SF College taking the '$10,000 degree' seriously


Students walk past a large sign during the first day of classes at Santa Fe College in this Aug. 21, 2013 file photo.

Matt Stamey/The Gainesville Sun
Published: Wednesday, September 18, 2013 at 2:46 p.m.
Last Modified: Wednesday, September 18, 2013 at 2:46 p.m.

Florida students applying for college can soon look forward to obtaining certain bachelor's degrees for about 71 percent of current costs.

Santa Fe College, one of more than 20 colleges in the state to accept Gov. Rick Scott's $10,000 degree challenge, plans to kick off the program for freshmen in fall 2014, said Ed Bonahue, chief academic officer and provost at SFC.

In November of 2012, Scott challenged colleges to make bachelor's degrees available to students for $10,000 or less. In the Florida College System, they usually cost about $14,000.

"The $10,000 degree challenge is one that asks colleges to really extend their mission of access, to try to create opportunities for students to go to school, to get out and get good jobs," Bonahue said.

He said at this point, he is unaware of any funds designated by the state that would support colleges pushing to expand this program. He said SF College is big enough that it won't have to make cuts to afford waiving the tuition difference for students.

SF College's first $10,000 bachelor's degree will be in organizational management with a concentration in public safety. Other degrees are expected to be offered in the future, he said.

This degree is for students interested in pursuing careers in police or fire departments, he said. Law enforcement and fire agencies would like to see additional students prepared with baccalaureate degrees, he said.

Daryl Johnston, director of the Institute of Public Safety at Santa Fe, said the degree is also ideal for current public safety personnel looking to move into management.

"This degree would be absolutely perfect for someone who would like to become a sergeant, first-line supervisor or a lieutenant," he said. "And of course, it would be appropriate for command-level personnel, captains or above, with a police or sheriff's organization."

A bachelor's degree is not required to enter management ranks in most agencies, but it is preferred, Johnston said.

Gainesville Police Department Officer Dylan Hayes-Morrison graduated from SF College's Police Academy in 2009 and got a job with GPD that year.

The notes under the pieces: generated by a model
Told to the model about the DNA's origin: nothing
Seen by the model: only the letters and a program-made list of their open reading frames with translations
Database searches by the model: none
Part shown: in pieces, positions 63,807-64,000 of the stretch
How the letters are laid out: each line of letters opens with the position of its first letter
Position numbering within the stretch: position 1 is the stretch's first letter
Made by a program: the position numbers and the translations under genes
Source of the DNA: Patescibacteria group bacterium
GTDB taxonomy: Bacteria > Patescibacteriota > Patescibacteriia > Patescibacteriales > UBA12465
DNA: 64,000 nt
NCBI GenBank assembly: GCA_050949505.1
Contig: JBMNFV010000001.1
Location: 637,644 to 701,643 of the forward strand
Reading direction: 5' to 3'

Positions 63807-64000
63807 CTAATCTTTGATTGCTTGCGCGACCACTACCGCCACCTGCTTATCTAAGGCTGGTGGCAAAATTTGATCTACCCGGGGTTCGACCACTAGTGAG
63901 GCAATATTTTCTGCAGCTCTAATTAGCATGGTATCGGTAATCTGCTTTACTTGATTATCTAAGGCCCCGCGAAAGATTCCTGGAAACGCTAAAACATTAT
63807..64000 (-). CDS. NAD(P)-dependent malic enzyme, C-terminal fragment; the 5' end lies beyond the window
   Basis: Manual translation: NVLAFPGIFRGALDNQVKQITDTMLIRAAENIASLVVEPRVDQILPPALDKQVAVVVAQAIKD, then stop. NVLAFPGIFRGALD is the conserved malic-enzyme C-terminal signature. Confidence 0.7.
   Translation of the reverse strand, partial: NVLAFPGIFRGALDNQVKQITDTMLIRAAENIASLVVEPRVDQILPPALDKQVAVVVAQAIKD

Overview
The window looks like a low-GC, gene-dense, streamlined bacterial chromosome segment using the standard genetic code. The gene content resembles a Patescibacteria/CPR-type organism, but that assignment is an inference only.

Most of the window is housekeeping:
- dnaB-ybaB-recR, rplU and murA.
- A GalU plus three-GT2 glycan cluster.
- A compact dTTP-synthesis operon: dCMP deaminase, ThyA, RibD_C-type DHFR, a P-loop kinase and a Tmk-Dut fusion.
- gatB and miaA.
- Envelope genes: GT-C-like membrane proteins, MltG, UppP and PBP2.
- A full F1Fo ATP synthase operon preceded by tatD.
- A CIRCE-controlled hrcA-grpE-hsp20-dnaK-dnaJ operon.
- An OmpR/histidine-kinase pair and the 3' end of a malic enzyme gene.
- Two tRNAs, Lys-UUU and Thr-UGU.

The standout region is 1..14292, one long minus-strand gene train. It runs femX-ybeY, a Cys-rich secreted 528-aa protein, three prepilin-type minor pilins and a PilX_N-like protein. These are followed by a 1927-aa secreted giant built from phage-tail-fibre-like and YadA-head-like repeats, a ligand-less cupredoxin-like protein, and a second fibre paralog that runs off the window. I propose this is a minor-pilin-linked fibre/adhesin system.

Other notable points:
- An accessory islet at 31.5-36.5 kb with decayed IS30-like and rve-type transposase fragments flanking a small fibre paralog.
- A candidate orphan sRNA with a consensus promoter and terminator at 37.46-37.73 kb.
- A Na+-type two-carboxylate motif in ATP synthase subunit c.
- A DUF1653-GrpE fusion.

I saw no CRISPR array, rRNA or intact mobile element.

He said everyone in his class at the academy who was hired by GPD had a bachelor's degree. It makes you competitive, he said.

"It's become a very professional job, meaning they really do value education," he said.

He attended Santa Fe his first two years of college, then transferred to the University of Florida to finish his bachelor's degree in criminology in 2008. He attended SF College's police academy after that.

He said if the $10,000 bachelor's degree had been available when he was in college, he definitely would have considered it.

Everything, including parking, was more difficult at UF, he said.

By Florida statute, all students who are going to earn a bachelor's degree at a community college must earn an associate's degree first, Bonahue said. For SF College's $10,000 degree, students must earn an A.S. in one of the public safety disciplines or an A.A. before applying to the program. They will also need to take five required public safety prerequisite courses.

Students hoping to be eligible are expected to maintain a minimum grade point average of 2.5. They must be in-state, full-time students with a record that shows they take school seriously, Bonahue said.

Students with a number of failures, retakes and withdrawals might not be eligible for the program.

"We're trying to attract a cohort of students that will be more committed," he said.

Reader comments posted to this article may be published in our print edition. All rights reserved. This copyrighted material may not be re-published without permission. Links are encouraged.

▲ Return to Top